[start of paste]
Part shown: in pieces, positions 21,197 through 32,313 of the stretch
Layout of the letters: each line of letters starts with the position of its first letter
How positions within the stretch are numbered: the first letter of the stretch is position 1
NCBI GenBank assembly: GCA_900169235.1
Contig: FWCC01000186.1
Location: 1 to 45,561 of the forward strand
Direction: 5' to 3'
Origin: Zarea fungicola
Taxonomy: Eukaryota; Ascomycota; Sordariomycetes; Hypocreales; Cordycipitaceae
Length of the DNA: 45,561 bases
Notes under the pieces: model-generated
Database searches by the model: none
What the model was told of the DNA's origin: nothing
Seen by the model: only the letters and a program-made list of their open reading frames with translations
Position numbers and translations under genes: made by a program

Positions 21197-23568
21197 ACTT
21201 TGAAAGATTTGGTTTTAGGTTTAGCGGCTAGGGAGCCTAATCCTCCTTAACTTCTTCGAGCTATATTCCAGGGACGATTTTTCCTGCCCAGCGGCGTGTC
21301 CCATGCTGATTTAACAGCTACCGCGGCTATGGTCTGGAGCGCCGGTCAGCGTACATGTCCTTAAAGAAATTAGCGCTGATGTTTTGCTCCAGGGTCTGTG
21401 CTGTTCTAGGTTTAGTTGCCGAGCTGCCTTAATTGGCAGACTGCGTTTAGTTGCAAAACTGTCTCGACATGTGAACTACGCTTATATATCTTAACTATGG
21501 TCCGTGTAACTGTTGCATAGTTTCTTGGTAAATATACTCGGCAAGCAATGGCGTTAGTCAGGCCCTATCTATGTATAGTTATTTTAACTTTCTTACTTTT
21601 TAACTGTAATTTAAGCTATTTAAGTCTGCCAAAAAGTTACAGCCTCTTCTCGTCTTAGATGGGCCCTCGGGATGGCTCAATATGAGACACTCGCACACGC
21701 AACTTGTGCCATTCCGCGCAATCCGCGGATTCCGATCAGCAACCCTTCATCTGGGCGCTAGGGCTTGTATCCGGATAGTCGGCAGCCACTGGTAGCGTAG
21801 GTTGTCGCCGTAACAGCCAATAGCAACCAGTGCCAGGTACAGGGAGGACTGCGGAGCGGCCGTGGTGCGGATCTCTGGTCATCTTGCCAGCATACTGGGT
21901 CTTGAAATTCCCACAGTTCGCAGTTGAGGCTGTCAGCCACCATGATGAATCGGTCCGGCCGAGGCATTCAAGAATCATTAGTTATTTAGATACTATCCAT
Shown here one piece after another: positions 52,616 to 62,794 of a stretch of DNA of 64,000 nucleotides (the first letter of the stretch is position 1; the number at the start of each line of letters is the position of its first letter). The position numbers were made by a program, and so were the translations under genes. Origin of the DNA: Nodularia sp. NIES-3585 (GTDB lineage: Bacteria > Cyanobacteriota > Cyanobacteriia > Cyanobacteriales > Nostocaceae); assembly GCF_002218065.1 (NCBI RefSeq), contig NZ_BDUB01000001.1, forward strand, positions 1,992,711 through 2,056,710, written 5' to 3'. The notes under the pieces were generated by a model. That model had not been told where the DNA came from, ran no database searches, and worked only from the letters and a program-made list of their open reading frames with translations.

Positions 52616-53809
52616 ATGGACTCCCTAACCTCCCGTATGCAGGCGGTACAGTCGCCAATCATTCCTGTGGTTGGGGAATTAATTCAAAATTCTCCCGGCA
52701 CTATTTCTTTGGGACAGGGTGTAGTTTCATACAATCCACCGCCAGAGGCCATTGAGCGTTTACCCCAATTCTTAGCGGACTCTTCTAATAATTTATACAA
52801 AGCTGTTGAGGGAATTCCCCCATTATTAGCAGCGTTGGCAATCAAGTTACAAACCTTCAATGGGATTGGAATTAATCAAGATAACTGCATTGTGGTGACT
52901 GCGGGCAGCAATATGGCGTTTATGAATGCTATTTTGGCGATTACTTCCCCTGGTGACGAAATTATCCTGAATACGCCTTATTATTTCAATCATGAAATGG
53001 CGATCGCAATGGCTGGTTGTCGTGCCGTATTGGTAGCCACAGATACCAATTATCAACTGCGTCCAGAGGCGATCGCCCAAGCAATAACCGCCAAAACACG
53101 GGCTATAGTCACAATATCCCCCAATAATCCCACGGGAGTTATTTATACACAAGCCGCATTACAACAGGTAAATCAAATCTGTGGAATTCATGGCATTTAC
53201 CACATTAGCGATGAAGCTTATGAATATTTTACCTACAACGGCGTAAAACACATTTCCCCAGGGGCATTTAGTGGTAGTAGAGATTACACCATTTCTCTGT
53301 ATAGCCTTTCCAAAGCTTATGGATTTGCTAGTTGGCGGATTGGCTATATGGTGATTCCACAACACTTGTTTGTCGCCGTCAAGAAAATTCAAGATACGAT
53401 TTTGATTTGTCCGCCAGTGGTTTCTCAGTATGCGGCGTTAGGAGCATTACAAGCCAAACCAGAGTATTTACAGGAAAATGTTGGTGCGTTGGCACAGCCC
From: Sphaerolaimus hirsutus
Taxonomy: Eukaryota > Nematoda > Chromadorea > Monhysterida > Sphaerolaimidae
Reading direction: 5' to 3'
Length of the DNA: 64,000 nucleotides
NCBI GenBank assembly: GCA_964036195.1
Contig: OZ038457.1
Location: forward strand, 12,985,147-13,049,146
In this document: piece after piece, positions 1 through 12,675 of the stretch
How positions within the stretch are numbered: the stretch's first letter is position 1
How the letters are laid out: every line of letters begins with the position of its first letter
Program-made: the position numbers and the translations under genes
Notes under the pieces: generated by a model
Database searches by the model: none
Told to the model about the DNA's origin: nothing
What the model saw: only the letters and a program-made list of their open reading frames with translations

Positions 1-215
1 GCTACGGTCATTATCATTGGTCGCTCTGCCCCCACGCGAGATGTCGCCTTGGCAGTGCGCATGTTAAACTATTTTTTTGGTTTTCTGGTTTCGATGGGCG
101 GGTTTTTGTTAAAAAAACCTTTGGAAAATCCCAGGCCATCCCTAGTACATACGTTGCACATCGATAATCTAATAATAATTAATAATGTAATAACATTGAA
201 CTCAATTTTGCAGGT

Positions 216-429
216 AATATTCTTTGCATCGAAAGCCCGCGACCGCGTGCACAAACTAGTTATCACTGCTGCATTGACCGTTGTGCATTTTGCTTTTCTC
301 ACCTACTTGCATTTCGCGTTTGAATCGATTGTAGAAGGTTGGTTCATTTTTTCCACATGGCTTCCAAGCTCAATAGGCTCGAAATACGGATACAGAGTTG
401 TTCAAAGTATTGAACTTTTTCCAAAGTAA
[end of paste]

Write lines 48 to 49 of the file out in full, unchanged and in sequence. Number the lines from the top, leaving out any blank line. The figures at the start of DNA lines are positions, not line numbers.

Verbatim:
Notes under the pieces: generated by a model
Database searches by the model: none